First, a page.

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Comic Book / City of Dreams

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A Graphic Novel by Brian Tarsis.

The story starts out as the original version of "Sleeping Beauty", but quickly get some strange twists. For starters, the prince is riding on a bat-winged black horse. And he choose to kidnap the princess, instead of allowing her to come with him consensually. Then the princess wakes up again, this time in the real world. It was All Just a Dream... Or Was It a Dream?


City of Dreams takes place in two worlds: The waking world and the dream world. The latter is a real place, where real people can live real lives... As gods, since dreams are indeed created by the minds of humans. There are two ways to travel to the dream world: Dreams and portals. Travelling through a dream, you leave a sleeping body behind, and you have limited control except for the ability to flee by waking up. Portals work differently.

The dream world has many realms. This particular story takes place mostly in the city-state of Morrigon, a thriving counter-reaction to the waking worlds sexual repression and moralism. In this dream world, the princess is pursued by two princes, as the dark prince who kidnapped her is opposed by a gallant prince dressed in white...


Provides Examples Of:

  • All Just a Dream: Subverted.
  • Alternate Self: The protagonist is quite different in her dreams compared to her waking world self.
  • Bound and Gagged
  • Color-Coded for Your Convenience: Subverted, since the white prince's goodness and righteousness is his OWN dream, and he fails to drag the princess into his narcissism.
  • Corrupt the Cutie: The whole story is one big deconstruction of this trope, with the "corruption" actually being a good thing and only "corrupt" in the eyes of the local Heteronormative Crusader.
  • Dark Is Not Evil: The prince is a "villain", but only because it's cool.
  • Deity of Human Origin: Some people have power over dreams to the extent that they are virtually omnipotent in the dream world.
  • Entitled to Have You: The white prince seem to have more then a little bit of this mindset, but this turns out to be caused by the fact that he actually IS her boyfriend - yep, Christine's sexually repressed Heteronormative Crusader real life boyfriend is a dreamer too, but as much as he'd like to tell himself he's only there to rescue her, he did in fact end up in Morrigon of his own accord...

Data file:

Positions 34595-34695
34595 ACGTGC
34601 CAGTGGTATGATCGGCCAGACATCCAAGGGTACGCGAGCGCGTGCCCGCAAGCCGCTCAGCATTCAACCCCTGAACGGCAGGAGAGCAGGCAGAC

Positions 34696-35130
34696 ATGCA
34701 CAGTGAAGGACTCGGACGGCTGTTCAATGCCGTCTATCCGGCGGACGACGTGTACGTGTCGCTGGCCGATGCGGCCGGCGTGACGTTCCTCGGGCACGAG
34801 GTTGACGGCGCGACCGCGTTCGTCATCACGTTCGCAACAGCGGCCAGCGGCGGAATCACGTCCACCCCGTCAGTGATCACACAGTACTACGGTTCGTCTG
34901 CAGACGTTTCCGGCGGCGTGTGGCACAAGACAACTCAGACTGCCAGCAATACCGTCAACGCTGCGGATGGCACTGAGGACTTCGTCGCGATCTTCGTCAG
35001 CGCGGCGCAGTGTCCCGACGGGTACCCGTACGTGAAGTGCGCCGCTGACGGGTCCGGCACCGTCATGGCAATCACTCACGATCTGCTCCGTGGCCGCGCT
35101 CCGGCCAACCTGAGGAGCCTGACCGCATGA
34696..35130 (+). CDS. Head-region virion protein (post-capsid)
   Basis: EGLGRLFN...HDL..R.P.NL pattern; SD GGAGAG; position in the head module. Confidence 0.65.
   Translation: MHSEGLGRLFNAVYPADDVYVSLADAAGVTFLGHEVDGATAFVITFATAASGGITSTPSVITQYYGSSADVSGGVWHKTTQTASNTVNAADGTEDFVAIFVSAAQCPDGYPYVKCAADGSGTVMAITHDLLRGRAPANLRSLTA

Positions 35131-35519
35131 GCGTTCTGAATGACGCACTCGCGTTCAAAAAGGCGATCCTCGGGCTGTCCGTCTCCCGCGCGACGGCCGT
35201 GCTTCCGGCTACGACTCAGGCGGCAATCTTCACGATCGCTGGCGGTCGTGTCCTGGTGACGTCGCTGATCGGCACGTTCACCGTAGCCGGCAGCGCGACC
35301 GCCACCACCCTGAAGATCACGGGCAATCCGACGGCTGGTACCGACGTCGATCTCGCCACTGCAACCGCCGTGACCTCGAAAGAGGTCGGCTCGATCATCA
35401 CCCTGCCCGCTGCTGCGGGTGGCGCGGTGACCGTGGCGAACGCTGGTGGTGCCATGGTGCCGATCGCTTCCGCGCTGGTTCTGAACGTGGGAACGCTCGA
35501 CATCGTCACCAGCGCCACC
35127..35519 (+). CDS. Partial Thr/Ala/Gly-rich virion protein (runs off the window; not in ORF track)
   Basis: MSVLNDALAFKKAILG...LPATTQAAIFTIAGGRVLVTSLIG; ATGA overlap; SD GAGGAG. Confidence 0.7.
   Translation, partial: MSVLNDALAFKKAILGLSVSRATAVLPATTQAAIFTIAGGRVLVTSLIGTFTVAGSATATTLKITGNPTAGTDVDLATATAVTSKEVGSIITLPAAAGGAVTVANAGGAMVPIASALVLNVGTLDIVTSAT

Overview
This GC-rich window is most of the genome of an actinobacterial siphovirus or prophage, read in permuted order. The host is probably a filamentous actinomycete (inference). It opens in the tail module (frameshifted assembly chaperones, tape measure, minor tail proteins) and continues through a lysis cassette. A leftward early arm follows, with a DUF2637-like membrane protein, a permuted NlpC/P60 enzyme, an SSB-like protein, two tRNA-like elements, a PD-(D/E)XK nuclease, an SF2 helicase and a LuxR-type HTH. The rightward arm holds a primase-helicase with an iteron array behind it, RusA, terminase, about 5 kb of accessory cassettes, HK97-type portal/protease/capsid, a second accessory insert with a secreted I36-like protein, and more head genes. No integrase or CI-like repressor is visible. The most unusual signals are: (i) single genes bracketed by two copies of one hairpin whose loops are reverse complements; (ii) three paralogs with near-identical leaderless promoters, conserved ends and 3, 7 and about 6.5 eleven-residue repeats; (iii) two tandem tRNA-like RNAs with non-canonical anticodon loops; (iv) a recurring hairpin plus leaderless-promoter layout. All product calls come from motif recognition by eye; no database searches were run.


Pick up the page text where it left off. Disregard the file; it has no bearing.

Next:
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  • Fetish-Fuel Future: The dreamworld itself has no focus on erotic dreams, but it contain many specialized realms. And much of the story just so happens to take place in a city focused on sadomasochistic dreams.
  • Heteronormative Crusader: The white prince, trying a little bit too hard at the Knight in Shining Armor routine and coming up as nothing more than a selfish, conceited, jealous, self-righteous, patriarchal... well, you get the idea.
  • Knight in Shining Armor: The white prince is a subversion. See Heteronormative Crusader above.
  • Light Is Not Good: The white prince, the princesses' would-be rescuer turns out to be a conceited hypocrite.
  • Living Dream: Not only can humans enter the dreamworld physically as well as in their dreams - but this works both ways. People they created in their sleep have a life of their own and may walk through the portal into the waking world.
  • Love Transcends Spacetime: The prince and the queens appear to be visitors in the waking world, coming there only for the protagonist.
  • Mischief for Punishment:
    Princess Christine: What a wonderful place! I hope you'll send me here for punishment some time.
    Dark Prince Egon: You'll have to be awfully bad...
    Princess Christine: Oh, I will be!
  • Planet of Hats: Various themed realsm within the dream world.
  • Romanticized Abuse: Subverted by Double Think
  • Safe, Sane, and Consensual: Indirect: Much is done without formal consent, but dreamers can always wake up. Subverted in two different ways towards the end.
  • Safe Word: Indirect, in the form of waking up.


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